Creating an Interactive Typewriter in Flash.
I created this Interactive Typewriter for an Assignment while I was studying at Central Institute of Technology. The assignment required me to create a digital simulation of a real world object of my choosing in Adobe Flash. Some examples given to us were of a toaster that would cook a digital piece of toast to various levels of darkness depending on the setting chosen, or a digital Zoltar Machine that would tell your fourtunes. We were given an unusually generous amount of time to work on the project, so I decided to challenge myself an create an old fashioned Typewriter.
The first part of the assignment was to present a document that completely planned out the design and interactivity of whatever object we decided to simulate. I started by creating a flowchart of the interactivity that goes into a typewriter. Luckily the interactivity of a typewriter is fairly straight forward; The user presses a button, and that corresponding letter gets printed on the page. However a typewriter can be in a number of modes when a button is pressed, for example, if the shift-lock button is engaged then any letter printed would be in Uppercase, or if the Fig key is engaged then the corresponding symbol would be printed instead. And of course when the typewriter reaches the end of the page then the bell would ring and the user would need to perform a carriage return to get a new line. When creating this documentation I could start to see the computer logic needed when scripting the Typewriter later.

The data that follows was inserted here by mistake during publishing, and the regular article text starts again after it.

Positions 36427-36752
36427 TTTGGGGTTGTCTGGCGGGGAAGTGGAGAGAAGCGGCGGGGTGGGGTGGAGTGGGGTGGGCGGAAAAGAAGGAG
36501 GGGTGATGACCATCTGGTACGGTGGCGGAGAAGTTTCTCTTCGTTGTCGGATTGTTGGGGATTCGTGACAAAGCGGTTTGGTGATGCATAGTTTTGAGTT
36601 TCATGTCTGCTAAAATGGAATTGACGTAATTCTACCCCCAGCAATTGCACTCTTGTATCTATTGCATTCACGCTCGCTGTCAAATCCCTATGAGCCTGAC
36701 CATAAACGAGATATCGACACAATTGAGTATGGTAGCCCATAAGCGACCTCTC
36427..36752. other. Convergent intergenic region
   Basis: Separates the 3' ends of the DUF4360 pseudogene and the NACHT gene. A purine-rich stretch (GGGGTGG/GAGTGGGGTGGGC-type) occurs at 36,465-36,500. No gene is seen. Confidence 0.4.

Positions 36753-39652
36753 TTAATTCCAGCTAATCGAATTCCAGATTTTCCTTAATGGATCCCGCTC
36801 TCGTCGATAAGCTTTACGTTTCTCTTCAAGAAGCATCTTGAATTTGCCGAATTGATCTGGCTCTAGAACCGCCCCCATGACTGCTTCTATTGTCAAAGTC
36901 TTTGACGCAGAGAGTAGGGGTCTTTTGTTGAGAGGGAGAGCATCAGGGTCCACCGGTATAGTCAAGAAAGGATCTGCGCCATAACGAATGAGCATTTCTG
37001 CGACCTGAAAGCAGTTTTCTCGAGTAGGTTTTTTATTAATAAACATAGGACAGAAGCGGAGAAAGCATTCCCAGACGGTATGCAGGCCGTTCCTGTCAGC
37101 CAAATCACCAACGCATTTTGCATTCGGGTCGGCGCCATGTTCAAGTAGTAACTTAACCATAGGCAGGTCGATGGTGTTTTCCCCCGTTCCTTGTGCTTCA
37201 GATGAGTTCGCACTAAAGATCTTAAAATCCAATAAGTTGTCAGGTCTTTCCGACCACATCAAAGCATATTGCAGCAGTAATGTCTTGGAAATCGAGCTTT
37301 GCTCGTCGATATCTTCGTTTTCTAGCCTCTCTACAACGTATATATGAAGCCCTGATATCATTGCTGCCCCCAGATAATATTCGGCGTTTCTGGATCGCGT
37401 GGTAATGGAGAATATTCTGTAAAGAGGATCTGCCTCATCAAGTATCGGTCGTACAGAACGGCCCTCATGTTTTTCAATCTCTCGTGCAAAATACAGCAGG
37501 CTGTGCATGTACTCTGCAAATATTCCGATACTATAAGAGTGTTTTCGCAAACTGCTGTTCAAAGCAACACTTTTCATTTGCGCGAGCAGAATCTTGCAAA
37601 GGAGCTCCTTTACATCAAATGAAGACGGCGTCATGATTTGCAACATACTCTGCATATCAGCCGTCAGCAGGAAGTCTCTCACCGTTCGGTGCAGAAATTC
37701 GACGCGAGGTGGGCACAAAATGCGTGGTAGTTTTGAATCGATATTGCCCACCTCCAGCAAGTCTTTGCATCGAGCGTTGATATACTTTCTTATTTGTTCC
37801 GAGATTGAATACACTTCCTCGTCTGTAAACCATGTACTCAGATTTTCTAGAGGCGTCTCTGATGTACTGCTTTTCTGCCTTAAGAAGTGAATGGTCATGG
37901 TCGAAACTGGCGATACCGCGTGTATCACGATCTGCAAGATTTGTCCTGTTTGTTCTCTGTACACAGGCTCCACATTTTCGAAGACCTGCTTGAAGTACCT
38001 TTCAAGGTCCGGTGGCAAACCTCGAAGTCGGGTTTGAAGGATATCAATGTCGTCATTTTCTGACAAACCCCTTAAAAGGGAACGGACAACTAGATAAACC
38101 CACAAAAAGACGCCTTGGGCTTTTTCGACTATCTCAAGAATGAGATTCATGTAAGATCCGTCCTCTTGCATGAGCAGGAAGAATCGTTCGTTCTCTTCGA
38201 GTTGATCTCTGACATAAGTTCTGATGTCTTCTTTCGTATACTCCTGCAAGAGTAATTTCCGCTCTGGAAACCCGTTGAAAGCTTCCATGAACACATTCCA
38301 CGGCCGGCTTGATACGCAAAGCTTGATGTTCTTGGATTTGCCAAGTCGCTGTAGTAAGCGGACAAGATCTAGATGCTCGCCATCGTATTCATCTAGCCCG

After finishing and submitting the documentation I'd created, I began to work on the look of the Typewriter. Since this was to be created in Flash, I wanted to be true to the medium and use all vector graphics for my typewriter. This also gave me the opportunity to improve my vector drawing skills since I hadn't done much of that previously. I started out with a reference image of a typewriter which started out as a free 3D Model created by VideoCopilot, and began to recreate the various elements as vector graphics. Since I had a generous amount of time to work on this project I could really pay great attention to detail to the shapes and gradients.
Attention to Detail
After finishing the graphics for the typewriter it came time to animate it. I had to separate every moving part into their own separate movieclips; every button, type-bar, the tape, and the carriage, and then enable each of these movieclips to be controlled via ActionScript. I then animated every button of the keyboard being pressed down over five frames, and then back up for five frames. On the fifth frame, when the button is in the down position, a snippet of ActionScript is called to trigger the corresponding letter to be printed onto the page. This is so the letter only gets printed when the button is in the down position, and not immediately when the button is clicked. I then painstakingly animated each type-bar to rise and strike the tape over the same number of frames. After I'd gone through and animated each of the buttons and type-bars it was time to focus on the ActionScript that would make it all work.